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The diagnostic value of lymph node biopsy to detect Castleman's disease.

A 49-year-old male patient presented to our emergency department with a 5-day history of a non-productive cough, fever, chills, shortness of breath and lower abdominal pain with associated nausea and vomiting. His background history was that of longstanding diabetes mellitus and hypertension, but he did not report an HIV diagnosis or antiretroviral use. Upon examination, the patient did not appear chronically ill. His vitals included a blood pressure of 163/73 mmHg, a respiratory rate of 25 breaths per minute and a temperature of 37.5[degrees]C. Generalised lymphadenopathy was also detected, especially in the cervical and right axillary areas. The lymph nodes were hard, non-tender, mobile and measured 1 - 2 cm in diameter. Examination of the heart and lungs revealed no abnormalities. Palpation of the abdomen conirmed splenomegaly, suprapubic tenderness and right renal angle tenderness.

Abnormal laboratory findings included haematuria, haemoglobin at 9.2 g/dl (normal range 14.3 - 18.3 g/dl), and microscopic examination of the urine-cultured Klebsiella. An HIV enzyme-linked immunosorbent assay was positive, and the initial CD4+was 233 x [10.sup.6]/l. Three specimens of nasogastric aspirates were negative for tuberculosis. A lymph node biopsy was done and the histological findings confirmed features that were in keeping with early human herpesvirus type 8 (HHV-8)-associated multicentric Castleman's disease. Also present was predominantly sinusoidal vascular proliferation in keeping with Kaposi's sarcoma. In addition, the surrounding lymphoid tissue showed against the background of what appeared to be preceding follicular hyperplasia features of marked folliculolysis, and increased plasmacytoid cells and plasma cells were also seen populating some of the follicles. Other features of Castleman's disease included the 'onion skin' arrangement of the surrounding lymphocyte (Fig. 1).


Multicentric Castleman's disease (MCD) is an uncommon, aggressive lymphoproliferative disorder with an increased prevalence in people living with HIV. [1] It was first described in a case report by Castleman and Towne in 1954. [2] Classification of disease types is based on histopathological features, and two major subtypes are identified: the hyaline-vascular type and the plasma-cell type. A mixed type is also identified, as there are frequent transitions between the two types. [3] Based on clinical features, Castleman's disease can be divided into solitary and multicentric types. Common sites for the solitary type are in the mediastinum, neck, lung, mesentery, axillary lymph nodes, peritoneum, soft tissues and nasopharynx, where a mass forms. The dominant histopathological type, in over 90% of cases of the solitary type, is the hyaline-vascular type. The plasma-cell type is found mostly in the multicentric or systemic form of the disease. In the hyaline-vascular type, affected lymph nodes are characterised by follicular and interfollicular vascular proliferation. A wide variety of follicle sizes have been identified, and most of them contain small hyalinised blood vessels that penetrate the germinal centres in an outward concentric fashion from the perifollicular area, giving it the characteristic appearance shown in Fig. 1. Numerous capillaries and cells, especially lymphocytes, admix with some plasma cells, and in rare cases, immunoblasts ill the interfollicular areas. In contrast, in the plasma-cell type, the main features are sheets of plasma cells with large and hyperplastic follicles. [4]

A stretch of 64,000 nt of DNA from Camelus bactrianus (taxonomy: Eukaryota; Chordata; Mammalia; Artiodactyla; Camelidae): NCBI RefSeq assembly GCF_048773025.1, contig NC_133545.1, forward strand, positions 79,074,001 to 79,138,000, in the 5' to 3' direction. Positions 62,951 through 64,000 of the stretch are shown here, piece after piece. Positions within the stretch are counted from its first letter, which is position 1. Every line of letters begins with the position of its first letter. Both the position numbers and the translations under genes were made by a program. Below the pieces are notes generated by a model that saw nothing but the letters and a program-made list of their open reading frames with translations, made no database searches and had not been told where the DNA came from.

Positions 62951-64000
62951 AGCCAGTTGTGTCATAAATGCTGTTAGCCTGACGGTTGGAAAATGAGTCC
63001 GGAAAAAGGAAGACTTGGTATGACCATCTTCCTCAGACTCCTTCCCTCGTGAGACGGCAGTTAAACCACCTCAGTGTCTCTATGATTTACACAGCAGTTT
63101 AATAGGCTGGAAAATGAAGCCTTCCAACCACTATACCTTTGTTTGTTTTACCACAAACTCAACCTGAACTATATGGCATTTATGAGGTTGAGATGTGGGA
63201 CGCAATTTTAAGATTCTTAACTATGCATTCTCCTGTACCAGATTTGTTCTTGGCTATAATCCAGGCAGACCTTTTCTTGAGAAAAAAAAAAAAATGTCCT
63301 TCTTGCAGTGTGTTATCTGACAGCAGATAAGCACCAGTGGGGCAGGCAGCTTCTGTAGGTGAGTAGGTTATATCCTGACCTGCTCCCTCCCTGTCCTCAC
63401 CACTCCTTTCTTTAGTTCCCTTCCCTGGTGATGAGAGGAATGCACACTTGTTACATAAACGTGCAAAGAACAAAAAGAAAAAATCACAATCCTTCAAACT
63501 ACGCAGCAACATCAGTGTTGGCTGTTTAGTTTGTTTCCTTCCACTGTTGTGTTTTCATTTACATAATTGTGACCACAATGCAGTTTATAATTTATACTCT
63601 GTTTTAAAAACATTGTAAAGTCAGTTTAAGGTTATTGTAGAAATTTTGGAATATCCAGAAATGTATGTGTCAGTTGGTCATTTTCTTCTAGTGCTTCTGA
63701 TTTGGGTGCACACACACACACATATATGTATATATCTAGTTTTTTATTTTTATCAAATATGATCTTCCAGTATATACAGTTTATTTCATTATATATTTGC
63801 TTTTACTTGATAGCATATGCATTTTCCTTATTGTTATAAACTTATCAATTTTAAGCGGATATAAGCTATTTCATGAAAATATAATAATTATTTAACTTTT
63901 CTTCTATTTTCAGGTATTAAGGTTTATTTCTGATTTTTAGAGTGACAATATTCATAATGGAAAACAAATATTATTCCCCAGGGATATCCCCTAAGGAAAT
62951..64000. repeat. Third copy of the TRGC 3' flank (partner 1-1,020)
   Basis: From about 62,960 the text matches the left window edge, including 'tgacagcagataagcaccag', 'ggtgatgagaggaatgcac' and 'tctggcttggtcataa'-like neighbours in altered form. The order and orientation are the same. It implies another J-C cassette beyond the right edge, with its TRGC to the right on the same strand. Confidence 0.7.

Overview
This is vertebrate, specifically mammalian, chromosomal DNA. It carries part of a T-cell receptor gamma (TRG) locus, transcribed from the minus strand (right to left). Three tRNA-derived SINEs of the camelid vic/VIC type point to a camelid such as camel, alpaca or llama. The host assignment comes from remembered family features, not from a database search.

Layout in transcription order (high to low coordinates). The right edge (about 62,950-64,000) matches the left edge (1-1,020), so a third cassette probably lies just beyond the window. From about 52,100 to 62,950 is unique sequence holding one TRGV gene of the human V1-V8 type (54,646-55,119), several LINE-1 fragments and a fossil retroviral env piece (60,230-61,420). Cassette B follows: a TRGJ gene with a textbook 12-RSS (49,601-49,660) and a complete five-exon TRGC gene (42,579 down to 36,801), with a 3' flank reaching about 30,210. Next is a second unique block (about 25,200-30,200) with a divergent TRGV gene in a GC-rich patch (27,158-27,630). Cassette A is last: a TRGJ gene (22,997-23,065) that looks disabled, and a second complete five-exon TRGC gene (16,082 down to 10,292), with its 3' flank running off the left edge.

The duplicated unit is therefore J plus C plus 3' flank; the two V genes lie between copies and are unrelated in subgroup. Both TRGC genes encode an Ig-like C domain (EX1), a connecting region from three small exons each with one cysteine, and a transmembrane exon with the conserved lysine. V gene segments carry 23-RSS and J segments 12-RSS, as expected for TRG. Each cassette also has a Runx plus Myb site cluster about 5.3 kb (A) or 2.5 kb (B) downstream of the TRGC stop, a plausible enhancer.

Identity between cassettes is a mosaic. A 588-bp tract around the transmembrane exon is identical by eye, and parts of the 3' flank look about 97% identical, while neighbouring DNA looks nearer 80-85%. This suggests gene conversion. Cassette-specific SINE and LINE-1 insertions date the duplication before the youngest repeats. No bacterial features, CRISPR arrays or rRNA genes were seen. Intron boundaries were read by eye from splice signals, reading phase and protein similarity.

In a study by O'Leary et al., [5] researchers looked at 16 patients with Castleman's disease and examined the correlation between HHV-8 and Castleman's disease lymph node angiogenesis. Of the study sample, five MCD and two solitary Castleman's disease biopsies were positive for HHV-8. This represented 43% of the patients, a small proportion that may suggest a reactivation of latent HHV-8 infection in patients with Castleman's disease. Detailed analysis confirmed that HHV-8 was identified in 10% of the B-lymphocytes in the endothelial cells and in subcapsular spindle cell proliferations. A mechanism implicated in the pathogenesis of angiogenesis in Castleman's disease is via the production of HHV-8 viral interleukin 6 (IL-6). [5]

To facilitate risk stratification, prognosis and choice of treatment, staging of the disease is recommended. Three crucial aspects need to be addressed: (i) extent of the disease, which can be evaluated by imaging; (ii) the histopathological classification, as this has implications regarding therapy; and (iii) viral aetiology, determined by blood tests to clarify HIV status, serology to establish presence of Epstein-Barr virus, and immunostaining to detect viral IL-6. [3] Even though clinical presentation is usually nonspecific, symptoms fall into four categories: (i) local compression effects caused by enlarged lymph nodes; (ii) systemic symptoms such as fever, weight loss, night sweats, weakness and fatigue caused by B-cell involvement and related cytokine activation; (iii) fluid retention-associated symptoms such as oedema, ascites and pleural effusion; and (iv) clinical features as a result of associated complication, e.g. lymphoma. [3] As a general rule, when local compression symptoms are present, it is likely to be unicentric hyaline-vascular Castleman's disease, while when systemic symptoms are present, multicentric plasma-cell type should be considered.